There are a number of procedural deadlines and meetings that take place before the DCO Examination begins, these take place in the Pre-Examination period.

These include a Programming Meeting for Local Authorities on 16th May, and two Preliminary Meetings on 6th and 20th June 2023.

You will need to pre-register to take part in these meetings, and you can also make written submissions by the set deadlines too.

More info on the DCO process/timeline

The DCO (Development Consent Order) is the official planning permission needed for huge projects like the proposed LTC which are considered Nationally Significant Infrastructure Projects (NSIPs).

The whole process usually takes around 18 months, including the application submission, pre-examination stage, and the Examination itself.

The Planning Inspectorate (PINS) issued what is known as the Rule 6 letter on 25th April 2023.  This is the official letter that advises of the process and draft Examination Timetable.

DCO Examinations strictly last a maximum of 6 months.

There will be some pre-examination procedural meetings on 16th May, 6th June, and 20th June 2023.

The official 6 month Examination period will begin straight after the pre-examination meeting on 20th June ends.  The first official Examination Hearing will be an Open Floor Hearing starting at 6pm on the 20th June.  There will be many other hearings and deadlines to submit written representations throughout the Examination before it ends on 20th December 2023.

Once the Examination ends the Examining Authority will have 3 months to consider and make a recommendation to the Secretary of State for Transport as to whether they think permission should be granted or not.  The Secretary of State will then have a further 3 months to consider and make an announcement on whether they are granting permission (the DCO) or not.

A short 6 window then follows to allow time for any legal challenge, if there is a case to be heard.

Construction cannot begin until and unless permission is granted.  With the proposed LTC specifically the Government have announced that there will be a two year delay in the start of construction, if permission is granted.

You can find more on the LTC DCO process here

Transport Action Network - The NSIP planning timetable - infographic

Campaign for better transport - A guide to the NSIP planning process

Planning Inspectorate - Info on the DCO process

Planning Inspectorate - LTC project page

With the current draft DCO Timetable it is expected that the Secretary of State for Transport should make a decision on whether permission will be granted or not around late June 2024.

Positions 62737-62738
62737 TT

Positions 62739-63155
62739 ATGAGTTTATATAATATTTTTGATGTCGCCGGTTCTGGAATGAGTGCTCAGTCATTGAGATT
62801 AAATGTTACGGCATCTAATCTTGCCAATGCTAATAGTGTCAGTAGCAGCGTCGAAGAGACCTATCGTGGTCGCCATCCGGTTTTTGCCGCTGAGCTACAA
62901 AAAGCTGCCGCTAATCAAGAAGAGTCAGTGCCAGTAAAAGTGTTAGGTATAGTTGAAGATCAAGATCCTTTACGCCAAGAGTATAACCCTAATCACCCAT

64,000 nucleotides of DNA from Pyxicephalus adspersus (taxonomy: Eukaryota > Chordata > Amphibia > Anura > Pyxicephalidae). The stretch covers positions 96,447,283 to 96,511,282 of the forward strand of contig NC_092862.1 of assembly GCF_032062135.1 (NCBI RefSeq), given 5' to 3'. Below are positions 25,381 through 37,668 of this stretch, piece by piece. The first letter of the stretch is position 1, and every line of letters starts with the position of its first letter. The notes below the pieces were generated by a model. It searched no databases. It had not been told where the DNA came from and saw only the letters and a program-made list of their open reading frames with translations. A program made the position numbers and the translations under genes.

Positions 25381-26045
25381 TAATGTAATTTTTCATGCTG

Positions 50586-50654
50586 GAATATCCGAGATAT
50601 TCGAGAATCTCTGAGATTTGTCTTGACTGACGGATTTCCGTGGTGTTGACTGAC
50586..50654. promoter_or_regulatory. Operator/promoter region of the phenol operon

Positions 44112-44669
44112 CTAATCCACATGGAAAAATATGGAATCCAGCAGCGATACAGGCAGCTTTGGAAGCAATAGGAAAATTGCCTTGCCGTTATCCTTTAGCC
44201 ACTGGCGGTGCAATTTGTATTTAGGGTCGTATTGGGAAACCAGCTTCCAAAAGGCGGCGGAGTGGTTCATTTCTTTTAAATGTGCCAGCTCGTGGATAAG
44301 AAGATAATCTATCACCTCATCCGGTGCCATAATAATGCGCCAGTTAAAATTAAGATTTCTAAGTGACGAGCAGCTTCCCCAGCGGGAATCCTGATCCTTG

Government can sometimes delay announcing the decision, and it will be interesting to see if this government delay the decision in the run up to the next General Election considering how controversial the proposed LTC is.
National Highways had predicted that, if they are granted a Development Consent Order, construction of the proposed Lower Thames Crossing would begin in 2024/5.

However, on 9th March 2023 government announced that IF permission is granted the start of construction would be delayed by 2 years.  Find out more.

National Highways predicted that, if they are granted a Development Consent Order, according to their current plans the proposed Lower Thames Crossing would open in 2029-2030.

This was a little questionable since they had always said that construction would take 6-7 years, if permission is granted, and the dates don't add up that well when you consider they were predicting starting construction in 2024/25.

However, this all changed again when government announced on 9th March 2023 that even IF permission is granted construction would be delayed by 2 years, ie starting around 2026/27.

This means that if granted permission, and taking into account the current information available, and based on a construction period of 6-7 years, the new crossing would open around 2032-2034.


Obviously as we have already seen these things are subject to change, and we will do our best to keep this Lower Thames Crossing timeline up to date and things progress.



Whilst NH do not have permission for LTC, they have begun and are progressing through a process for contracts and tenders for various aspects of LTC related works – click here to read more.

National Highways LTC timeline – click here